Updated Wednesday, 21-Jan-2004 10:06:21 EST
Materials & Biological Research
- Microgravity (micro-g)
- Theoretically, an object in orbit behaves as if it were weightless; however, in a real spacecraft, several phenomena create very small levels of acceleration that mimic gravity. The levels vary from a millionth of a g to several thousandths of a g (i.e., 10-6 to 10-3 g), but the result is still called microgravity.
- What causes it? Motions of astronauts and machinery create vibrations that cause tiny oscillating accelerations. Also, within a relatively large spacecraft such as the Shuttle, any experiment or object that is not at the Shuttle's center of gravity (a single point) will experience a small acceleration that differs from what is needed to maintain the orbit.
- So, objects within the Space Shuttle or any other spacecraft will experience very small pseudo-gravitational effects, but these are a thousand times less than regular gravity on Earth. This is called the micro-g environment.
- Microgravity Benefits (2 major problems that occur in 1 g are significantly diminished in microgravity)
- Stratification -- On Earth, a liquid mixture of materials with different densities will separate into layers (strata) as gravity causes the densest materials to sink to the bottom. Effect is more pronounced if the materials don't naturally mix (example: water and oil can be shaken together but quickly separate and stratify).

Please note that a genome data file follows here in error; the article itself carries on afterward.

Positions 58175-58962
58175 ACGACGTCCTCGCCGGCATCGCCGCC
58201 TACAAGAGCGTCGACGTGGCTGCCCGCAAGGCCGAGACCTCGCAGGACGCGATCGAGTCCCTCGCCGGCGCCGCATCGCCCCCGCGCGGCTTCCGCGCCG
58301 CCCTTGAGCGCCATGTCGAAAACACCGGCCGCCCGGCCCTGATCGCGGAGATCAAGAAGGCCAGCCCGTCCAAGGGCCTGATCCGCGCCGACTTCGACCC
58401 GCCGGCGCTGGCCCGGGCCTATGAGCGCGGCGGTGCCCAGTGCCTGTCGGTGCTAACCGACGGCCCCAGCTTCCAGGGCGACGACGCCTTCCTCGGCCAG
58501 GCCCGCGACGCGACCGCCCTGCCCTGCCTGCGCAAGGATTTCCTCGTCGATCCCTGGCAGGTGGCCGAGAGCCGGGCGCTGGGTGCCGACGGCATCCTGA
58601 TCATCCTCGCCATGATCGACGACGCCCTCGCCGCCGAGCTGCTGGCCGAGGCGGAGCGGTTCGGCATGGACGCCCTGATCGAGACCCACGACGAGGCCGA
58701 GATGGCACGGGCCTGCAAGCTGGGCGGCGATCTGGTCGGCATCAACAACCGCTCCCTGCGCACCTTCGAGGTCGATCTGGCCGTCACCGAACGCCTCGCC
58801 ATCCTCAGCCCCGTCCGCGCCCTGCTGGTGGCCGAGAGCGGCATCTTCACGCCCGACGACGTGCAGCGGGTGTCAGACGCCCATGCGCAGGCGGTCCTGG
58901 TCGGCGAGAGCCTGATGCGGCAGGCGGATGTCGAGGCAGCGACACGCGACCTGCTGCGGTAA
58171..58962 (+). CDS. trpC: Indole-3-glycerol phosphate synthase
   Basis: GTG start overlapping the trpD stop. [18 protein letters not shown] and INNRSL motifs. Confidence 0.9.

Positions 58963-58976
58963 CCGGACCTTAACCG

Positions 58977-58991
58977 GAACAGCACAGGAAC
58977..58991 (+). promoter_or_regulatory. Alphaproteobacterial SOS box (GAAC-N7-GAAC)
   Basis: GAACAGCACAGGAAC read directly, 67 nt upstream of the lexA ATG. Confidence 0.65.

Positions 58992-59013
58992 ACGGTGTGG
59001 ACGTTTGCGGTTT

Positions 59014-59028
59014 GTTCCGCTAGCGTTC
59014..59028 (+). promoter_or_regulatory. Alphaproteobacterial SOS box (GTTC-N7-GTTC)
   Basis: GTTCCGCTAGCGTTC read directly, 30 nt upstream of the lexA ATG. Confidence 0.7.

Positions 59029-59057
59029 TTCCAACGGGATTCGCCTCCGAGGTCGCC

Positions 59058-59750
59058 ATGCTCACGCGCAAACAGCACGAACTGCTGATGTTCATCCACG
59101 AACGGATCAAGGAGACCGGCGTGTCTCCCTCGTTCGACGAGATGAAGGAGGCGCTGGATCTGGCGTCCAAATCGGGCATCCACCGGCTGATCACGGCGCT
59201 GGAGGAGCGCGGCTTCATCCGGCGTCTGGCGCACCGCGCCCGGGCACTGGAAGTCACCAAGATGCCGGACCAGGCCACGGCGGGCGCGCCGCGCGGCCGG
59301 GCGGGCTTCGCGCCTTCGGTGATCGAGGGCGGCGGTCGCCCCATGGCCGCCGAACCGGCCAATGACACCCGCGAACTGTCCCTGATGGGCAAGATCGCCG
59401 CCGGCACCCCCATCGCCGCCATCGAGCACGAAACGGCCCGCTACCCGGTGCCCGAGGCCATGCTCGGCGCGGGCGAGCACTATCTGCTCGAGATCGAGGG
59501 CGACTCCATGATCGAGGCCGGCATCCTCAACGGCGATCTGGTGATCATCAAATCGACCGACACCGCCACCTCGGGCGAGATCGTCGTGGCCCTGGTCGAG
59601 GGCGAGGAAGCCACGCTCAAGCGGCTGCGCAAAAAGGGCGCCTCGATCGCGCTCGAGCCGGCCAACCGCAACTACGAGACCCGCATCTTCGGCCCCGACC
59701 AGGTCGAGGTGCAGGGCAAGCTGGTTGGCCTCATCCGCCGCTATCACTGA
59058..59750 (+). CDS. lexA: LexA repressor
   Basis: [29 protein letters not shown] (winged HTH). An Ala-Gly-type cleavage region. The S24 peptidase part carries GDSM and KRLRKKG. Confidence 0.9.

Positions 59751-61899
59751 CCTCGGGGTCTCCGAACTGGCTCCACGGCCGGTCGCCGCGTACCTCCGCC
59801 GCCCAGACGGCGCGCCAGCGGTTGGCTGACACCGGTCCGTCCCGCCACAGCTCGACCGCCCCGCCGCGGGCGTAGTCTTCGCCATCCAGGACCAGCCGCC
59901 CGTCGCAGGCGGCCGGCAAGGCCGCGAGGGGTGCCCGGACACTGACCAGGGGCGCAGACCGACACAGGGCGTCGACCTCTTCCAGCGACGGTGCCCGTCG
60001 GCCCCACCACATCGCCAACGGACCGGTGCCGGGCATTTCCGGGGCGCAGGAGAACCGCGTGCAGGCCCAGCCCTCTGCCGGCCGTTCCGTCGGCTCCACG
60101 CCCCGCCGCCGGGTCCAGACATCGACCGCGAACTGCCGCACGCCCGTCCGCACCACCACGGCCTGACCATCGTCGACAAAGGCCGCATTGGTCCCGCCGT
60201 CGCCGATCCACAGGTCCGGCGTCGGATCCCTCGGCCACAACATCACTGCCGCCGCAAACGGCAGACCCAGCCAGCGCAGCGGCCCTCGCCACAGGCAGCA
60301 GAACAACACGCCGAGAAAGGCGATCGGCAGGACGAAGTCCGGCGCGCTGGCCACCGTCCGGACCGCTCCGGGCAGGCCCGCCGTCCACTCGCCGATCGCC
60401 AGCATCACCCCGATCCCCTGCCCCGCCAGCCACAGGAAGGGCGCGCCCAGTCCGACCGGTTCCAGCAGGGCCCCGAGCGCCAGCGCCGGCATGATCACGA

- materials production -- many metallic alloys (mixtures of different metals) tend to stratify as the molten metals cool, reducing the strength of the alloy. By mixing the molten components in space (i.e., in microgravity), the stratification is nearly eliminated, giving a superior alloy.
- Convection -- On Earth, if we are trying to separate a mixture into its components, the presence of any heat (that is, anything above the freezing temperature of the liquid) causes part of the liquid to become warmer and expand. It is then less dense than the remaining liquid and so it rises; the cooler, denser liquid sinks. It is impossible to keep all of the liquid at the same temperature, and so the result is convection currents -- continual flow of material from warmer to cooler regions, which results in mixing the components.
- Electrophoresis (one method of separating materials) benefits greatly from near absence of convection currents in microgravity. Electrophoresis uses an electric field between two metal plates to separate a stream of ionized (negatively charged) fluid into its constituent components (see figure below).
- A neutral fluid pushes the material downward, and the positively charged metal plate attracts the materials being separated (A, B & C). A is composed of the least massive molecules, B of the moderately massive molecules and C of the most massive ones. Therefore, molecules of A move farther across the chamber than those of B or C before all reach the bottom of the chamber, where they are collected in special containers.